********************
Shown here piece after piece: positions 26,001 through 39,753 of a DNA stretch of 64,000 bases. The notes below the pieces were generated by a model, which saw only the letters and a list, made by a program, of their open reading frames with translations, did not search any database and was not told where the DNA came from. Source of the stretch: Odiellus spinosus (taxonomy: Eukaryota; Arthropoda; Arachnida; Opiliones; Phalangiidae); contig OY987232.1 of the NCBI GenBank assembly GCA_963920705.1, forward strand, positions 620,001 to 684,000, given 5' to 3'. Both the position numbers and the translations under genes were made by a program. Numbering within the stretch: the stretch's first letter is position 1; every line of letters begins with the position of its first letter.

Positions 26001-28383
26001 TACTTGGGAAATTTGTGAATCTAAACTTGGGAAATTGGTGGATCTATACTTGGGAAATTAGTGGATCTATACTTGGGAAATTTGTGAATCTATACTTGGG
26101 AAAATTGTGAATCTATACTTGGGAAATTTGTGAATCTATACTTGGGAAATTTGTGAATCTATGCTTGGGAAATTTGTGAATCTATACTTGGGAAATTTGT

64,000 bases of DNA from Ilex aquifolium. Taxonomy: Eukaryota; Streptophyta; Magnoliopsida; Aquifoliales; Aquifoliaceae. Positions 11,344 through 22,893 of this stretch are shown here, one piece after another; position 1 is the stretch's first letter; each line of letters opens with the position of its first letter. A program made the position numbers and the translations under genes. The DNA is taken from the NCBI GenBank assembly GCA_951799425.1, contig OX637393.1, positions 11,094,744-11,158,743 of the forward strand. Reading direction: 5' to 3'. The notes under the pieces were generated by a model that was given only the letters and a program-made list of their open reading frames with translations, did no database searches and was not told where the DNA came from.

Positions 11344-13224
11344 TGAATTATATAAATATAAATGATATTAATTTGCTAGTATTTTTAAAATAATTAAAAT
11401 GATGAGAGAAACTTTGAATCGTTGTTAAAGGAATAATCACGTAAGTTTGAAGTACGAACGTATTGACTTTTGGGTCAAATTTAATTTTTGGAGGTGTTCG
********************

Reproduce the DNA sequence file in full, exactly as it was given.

Shown here piece after piece: positions 26,001 through 39,753 of a DNA stretch of 64,000 bases. The notes below the pieces were generated by a model, which saw only the letters and a list, made by a program, of their open reading frames with translations, did not search any database and was not told where the DNA came from. Source of the stretch: Odiellus spinosus (taxonomy: Eukaryota; Arthropoda; Arachnida; Opiliones; Phalangiidae); contig OY987232.1 of the NCBI GenBank assembly GCA_963920705.1, forward strand, positions 620,001 to 684,000, given 5' to 3'. Both the position numbers and the translations under genes were made by a program. Numbering within the stretch: the stretch's first letter is position 1; every line of letters begins with the position of its first letter.

Positions 26001-28383
26001 TACTTGGGAAATTTGTGAATCTAAACTTGGGAAATTGGTGGATCTATACTTGGGAAATTAGTGGATCTATACTTGGGAAATTTGTGAATCTATACTTGGG
26101 AAAATTGTGAATCTATACTTGGGAAATTTGTGAATCTATACTTGGGAAATTTGTGAATCTATGCTTGGGAAATTTGTGAATCTATACTTGGGAAATTTGT

64,000 bases of DNA from Ilex aquifolium. Taxonomy: Eukaryota; Streptophyta; Magnoliopsida; Aquifoliales; Aquifoliaceae. Positions 11,344 through 22,893 of this stretch are shown here, one piece after another; position 1 is the stretch's first letter; each line of letters opens with the position of its first letter. A program made the position numbers and the translations under genes. The DNA is taken from the NCBI GenBank assembly GCA_951799425.1, contig OX637393.1, positions 11,094,744-11,158,743 of the forward strand. Reading direction: 5' to 3'. The notes under the pieces were generated by a model that was given only the letters and a program-made list of their open reading frames with translations, did no database searches and was not told where the DNA came from.

Positions 11344-13224
11344 TGAATTATATAAATATAAATGATATTAATTTGCTAGTATTTTTAAAATAATTAAAAT
11401 GATGAGAGAAACTTTGAATCGTTGTTAAAGGAATAATCACGTAAGTTTGAAGTACGAACGTATTGACTTTTGGGTCAAATTTAATTTTTGGAGGTGTTCG